Hazmat Materials Leaking Into Water In Baltimore Bridge Aftermath

Hazardous materials were onboard the ship that smashed into and destroyed the Francis Scott Key Bridge in Baltimore and a number of hazmat containers were breached, said National Transportation Safety Board (NTSB) chair Jennifer Homendy on Wednesday.

According to Homendy, investigators declared that there were 56 hazmat containers onboard the vessel, containing 764 tons of hazardous materials consisting of “mostly corrosives, flammables” and other miscellaneous types. Lithium ion batteries were also listed as in the mix.

In a troubling development, investigators have also noticed sheen on the surface of the waterway, which shows as a glossy or shiny film on the surface of the water — often caused by oil, gas or other liquid materials.

“Our entire focus on scene is to collect the perishable evidence – that’s documenting the scene, it’s taking photographs, it’s taking any sort of electronics or components, whatever goes away once the scene is cleaned up,” Homendy said.

Then, speaking of the entirety of the catastrophe, she added, “Seeing not just what’s going on with the cargo containers, but just looking at what was a bridge span – three bridge spans that is pretty much gone. It’s just utter devastation.”

According to some, the accident could have been avoided if tug boats had been used to pull and guide the barge through the narrow opening between the supports that held up the bridge, as is a practice often employed. Apparently, this would have also negated the disastrous consequence of the ship having lost power at the last moment.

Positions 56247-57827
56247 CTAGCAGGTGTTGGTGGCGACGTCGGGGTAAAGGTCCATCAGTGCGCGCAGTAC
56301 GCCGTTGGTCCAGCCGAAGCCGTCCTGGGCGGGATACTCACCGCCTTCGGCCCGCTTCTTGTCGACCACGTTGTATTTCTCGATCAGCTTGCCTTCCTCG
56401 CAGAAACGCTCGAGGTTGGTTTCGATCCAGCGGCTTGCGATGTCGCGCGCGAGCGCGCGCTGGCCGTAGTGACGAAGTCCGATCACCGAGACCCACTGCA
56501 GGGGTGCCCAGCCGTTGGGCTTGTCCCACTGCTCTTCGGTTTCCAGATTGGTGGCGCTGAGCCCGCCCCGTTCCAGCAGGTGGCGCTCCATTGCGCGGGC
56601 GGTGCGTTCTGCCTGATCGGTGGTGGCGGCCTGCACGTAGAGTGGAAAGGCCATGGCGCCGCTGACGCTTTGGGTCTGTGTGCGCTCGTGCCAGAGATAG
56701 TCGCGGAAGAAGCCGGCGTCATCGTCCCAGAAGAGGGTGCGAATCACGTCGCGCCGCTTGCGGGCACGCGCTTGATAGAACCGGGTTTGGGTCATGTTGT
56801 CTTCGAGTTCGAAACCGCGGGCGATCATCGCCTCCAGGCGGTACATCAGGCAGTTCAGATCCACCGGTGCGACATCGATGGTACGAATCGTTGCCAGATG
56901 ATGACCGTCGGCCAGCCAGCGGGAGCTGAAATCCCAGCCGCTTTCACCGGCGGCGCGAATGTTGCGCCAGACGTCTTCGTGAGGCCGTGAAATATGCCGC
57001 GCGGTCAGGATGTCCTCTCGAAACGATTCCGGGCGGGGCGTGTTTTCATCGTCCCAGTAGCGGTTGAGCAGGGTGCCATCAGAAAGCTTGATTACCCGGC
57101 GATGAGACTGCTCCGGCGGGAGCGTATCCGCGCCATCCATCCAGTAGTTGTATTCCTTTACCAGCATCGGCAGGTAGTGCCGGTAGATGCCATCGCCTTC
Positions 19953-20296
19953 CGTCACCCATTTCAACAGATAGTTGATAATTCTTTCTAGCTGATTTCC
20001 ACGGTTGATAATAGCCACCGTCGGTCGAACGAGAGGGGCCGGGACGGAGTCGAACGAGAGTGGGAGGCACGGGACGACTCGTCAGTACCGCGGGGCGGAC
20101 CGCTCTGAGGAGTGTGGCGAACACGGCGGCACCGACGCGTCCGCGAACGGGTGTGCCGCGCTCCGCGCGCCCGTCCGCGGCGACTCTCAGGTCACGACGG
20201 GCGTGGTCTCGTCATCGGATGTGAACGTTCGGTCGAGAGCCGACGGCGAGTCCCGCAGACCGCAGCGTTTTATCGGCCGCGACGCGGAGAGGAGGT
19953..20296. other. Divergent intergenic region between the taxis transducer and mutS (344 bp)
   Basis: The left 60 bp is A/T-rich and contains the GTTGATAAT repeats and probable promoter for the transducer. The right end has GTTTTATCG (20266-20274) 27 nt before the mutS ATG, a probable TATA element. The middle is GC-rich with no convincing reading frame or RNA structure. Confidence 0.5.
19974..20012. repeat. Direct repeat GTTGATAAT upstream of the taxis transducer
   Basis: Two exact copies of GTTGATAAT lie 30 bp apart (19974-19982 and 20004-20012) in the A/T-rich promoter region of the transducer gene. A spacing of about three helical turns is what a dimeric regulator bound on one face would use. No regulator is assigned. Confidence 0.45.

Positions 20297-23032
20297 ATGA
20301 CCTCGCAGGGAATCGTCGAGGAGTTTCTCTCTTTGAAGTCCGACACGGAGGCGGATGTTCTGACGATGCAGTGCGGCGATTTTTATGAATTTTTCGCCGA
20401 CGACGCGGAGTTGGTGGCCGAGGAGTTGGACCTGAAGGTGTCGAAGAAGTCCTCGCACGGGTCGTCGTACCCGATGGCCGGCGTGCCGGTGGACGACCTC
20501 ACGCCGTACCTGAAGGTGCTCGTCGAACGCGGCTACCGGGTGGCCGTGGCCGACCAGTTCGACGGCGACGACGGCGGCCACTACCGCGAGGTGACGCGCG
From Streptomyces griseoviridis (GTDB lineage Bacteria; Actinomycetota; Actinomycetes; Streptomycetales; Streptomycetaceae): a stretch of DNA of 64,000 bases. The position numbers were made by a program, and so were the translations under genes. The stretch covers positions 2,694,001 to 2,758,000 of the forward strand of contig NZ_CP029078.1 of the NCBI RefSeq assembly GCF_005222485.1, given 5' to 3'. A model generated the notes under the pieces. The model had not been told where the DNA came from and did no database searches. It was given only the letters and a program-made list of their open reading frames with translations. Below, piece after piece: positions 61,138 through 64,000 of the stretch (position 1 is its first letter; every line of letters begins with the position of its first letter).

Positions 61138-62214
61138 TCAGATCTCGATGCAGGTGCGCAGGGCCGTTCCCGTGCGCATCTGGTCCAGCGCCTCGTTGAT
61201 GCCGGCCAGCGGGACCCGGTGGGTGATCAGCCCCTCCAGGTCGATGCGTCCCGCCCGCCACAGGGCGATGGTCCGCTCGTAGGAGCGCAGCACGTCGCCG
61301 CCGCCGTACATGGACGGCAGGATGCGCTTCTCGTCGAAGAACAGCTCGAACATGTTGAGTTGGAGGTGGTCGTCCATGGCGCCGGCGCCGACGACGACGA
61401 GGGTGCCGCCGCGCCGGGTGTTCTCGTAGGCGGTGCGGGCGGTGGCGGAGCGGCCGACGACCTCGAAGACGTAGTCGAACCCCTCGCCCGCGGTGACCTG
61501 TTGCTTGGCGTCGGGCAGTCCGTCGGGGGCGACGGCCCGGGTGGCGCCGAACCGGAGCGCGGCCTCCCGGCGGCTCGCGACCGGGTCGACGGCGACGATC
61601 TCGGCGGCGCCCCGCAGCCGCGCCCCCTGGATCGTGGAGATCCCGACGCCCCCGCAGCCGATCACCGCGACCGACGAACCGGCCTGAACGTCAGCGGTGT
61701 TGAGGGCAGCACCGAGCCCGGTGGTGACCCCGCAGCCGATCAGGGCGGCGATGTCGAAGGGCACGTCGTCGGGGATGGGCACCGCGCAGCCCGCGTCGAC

As the investigation continues, there is some controversy on social media about whether the accident may have actually been an intentional act of sabotage by a foreign power. The ship was operated by a Singapore-owned company called Synergy Group and manned by 22 Indian citizens. This suspicion of foul-play is denied by the government, but public speculation still looms large as the damage done to the economy, the environment and supply routes is substantial.

The bridge was also the only mode of transportation for hazmat materials through the bay, as hazmat materials are not allowed to pass through the tunnels.

Although the investigation is ongoing, the disaster is expected to cause major disruptions in supply chains and rebuilding and clean-up will take years.